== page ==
Panic Attack Outline
A. Panic Attacks are a form of Anxiety characterized by unexpected and repeated episodes of intense fear accompanied by physical symptoms. B. Panic Attack disorder affects about 6 million American adults and is twice as common in women as men. (Huppert) C. Panic Attacks often begin in late adolescence or early adulthood, but not everyone who experiences panic attacks will develop panic disorder. II. Thesis Statement
A. Panic Attacks can occur at any time, even while sleeping. B. I would like to discuss this disabling condition and how most people go undiagnosed and untreated. (Ebell) III. Body
A. Many people have just one or two panic attacks in their lifetimes, and the problem goes away, perhaps when a stressful situation ends. 1. But if you’ve had recurrent, unexpected panic attacks and spent long periods in constant fear of another attack, you may have a condition called panic disorder. 2. Panic Disorder and Agoraphobia, in which people experience seemingly out-of-the-blue panic attacks. a. Sometimes they develop a fear of going into places where they have had previous panic attacks. About one in three people with panic disorder develops agoraphobia. b. They stick to places they consider safe, and avoid public places (such as malls, trains, and stadiums) where escape may be difficult. c. Some people develop a fixed route or territory, and it may become impossible for them to travel beyond their safety zones without suffering severe anxiety. (A.P.A.) B. Panic attacks were once dismissed as nerves or stress, but they’re now realized as a real medical condition. 1. Although can significantly affect your quality of life, treatment can be very effective. 2. A person with panic disorder may become discouraged and feel ashamed because he or she cannot carry out normal routines like going to the grocery store or driving. Having panic disorder can also interfere with school or work.
C. Panic attacks typically begin suddenly, without warning.
1. They can strike at almost any time — when you're driving the car, at the mall, sound asleep or in the middle of a business meeting. 2. Panic attacks have many variations, but symptoms usually peak within 10 minutes. You may feel fatigued and worn out after a panic attack subsides. a. Panic attacks typically include a few or many of these symptoms: Sense of impending doom or danger, fear of loss of control or death, rapid heart rate, sweating, trembling, shortness of breath, hyperventilation, chills, hot flashes, nausea, abdominal cramping, chest pain, headache, dizziness, faintness, tightness in your throat, and trouble swallowing. b. One of the worst things about panic attacks is the intense fear that you'll have another one. You may fear having a panic attack so much that you avoid situations where they may occur. You may even feel unable to leave your home (agoraphobia) because no place feels safe. (Iacoviello) IV. When to see a doctor.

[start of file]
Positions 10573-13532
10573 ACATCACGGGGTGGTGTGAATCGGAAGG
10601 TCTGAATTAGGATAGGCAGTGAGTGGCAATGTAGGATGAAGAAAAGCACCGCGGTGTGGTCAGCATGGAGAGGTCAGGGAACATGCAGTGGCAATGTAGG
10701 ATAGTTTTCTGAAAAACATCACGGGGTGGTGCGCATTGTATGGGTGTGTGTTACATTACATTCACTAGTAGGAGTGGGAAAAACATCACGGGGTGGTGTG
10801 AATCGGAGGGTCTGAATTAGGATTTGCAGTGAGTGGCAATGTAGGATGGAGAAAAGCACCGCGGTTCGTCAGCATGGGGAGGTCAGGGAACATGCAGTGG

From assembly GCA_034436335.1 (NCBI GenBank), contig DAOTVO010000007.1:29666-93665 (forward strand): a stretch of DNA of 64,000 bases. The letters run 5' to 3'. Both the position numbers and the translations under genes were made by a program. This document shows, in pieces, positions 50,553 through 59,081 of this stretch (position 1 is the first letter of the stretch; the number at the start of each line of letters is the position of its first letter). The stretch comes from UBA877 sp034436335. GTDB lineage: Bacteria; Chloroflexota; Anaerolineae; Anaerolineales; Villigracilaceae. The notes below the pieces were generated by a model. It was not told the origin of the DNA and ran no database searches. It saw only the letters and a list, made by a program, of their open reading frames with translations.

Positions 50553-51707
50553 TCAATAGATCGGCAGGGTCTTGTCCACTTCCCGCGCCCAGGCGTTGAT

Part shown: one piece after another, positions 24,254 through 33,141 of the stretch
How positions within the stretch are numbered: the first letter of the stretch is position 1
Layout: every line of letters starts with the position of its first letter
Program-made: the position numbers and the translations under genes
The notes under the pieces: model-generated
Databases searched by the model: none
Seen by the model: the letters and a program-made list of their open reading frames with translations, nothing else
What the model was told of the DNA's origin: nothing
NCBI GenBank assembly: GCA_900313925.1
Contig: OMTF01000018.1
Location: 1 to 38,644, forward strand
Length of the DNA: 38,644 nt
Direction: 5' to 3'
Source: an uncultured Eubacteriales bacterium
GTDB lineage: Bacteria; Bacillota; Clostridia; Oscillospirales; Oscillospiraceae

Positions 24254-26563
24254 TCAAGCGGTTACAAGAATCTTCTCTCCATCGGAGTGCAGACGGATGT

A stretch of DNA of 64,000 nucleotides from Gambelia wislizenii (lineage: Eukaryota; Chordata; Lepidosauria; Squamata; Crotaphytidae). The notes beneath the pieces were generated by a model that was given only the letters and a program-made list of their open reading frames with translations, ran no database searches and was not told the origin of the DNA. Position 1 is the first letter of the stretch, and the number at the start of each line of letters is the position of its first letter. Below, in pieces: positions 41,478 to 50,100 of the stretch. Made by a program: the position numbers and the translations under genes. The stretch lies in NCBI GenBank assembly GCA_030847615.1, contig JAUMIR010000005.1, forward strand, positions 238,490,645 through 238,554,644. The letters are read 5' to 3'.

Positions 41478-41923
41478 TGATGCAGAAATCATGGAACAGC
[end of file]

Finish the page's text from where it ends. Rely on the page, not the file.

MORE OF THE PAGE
A. If you have any panic attack symptoms, seek medical help as soon as possible. 1. Panic attacks are hard to manage on your own, and they may get worse without treatment. 2. And because panic attack symptoms can also resemble other serious health problems, such as a heart attack, it's important to get evaluated by your health care provider if you aren't sure what's causing your symptoms. B. Early treatment can often prevent agoraphobia, but people with panic disorder may sometimes go from doctor to doctor for years and visit the emergency room repeatedly before someone correctly diagnoses their condition. 1. This is unfortunate, because panic disorder is one of the most treatable of all the anxiety disorders, responding in most cases to certain kinds of medication or certain kinds of cognitive psychotherapy, which help change thinking patterns that lead to fear and anxiety. (Ebell) 2. First, talk to your doctor about your symptoms. Your doctor should do an exam to make sure that another physical...
Bibliography: American Psychiatric Association (2009). Practice guideline for the treatment of patients with panic disorder. Available online: http://psychiatryonline.org/guidelines.aspx.
Ebell MH. Diagnosis of anxiety disorders in primary care. Am Fam Physician. 2008 Aug 15;78(4):501-2.
Huppert JC, et al. (2009). Anxiety disorders: Cognitive-behavioral therapy. In BJ Sadock et al., eds., Kaplan and Sadock 's Comprehensive Textbook of Psychiatry, 9th ed., vol. 1, pp. 1915–1926. Philadelphia: Lippincott Williams and Wilkins.
Iacoviello BM, Mathew SJ (2010). Anxiety disorder. In EG Nabel, ed., ACP Medicine, section 13, chap. 1. Hamilton, ON: BC Decker.
U.S. Department of Health and Human Services (2008). 2008 Physical Activity Guidelines for Americans (ODPHP Publication No. U0036). Washington, DC: U.S. Government Printing Office. Website: http://www.health.gov/paguidelines/guidelines/default.aspx.
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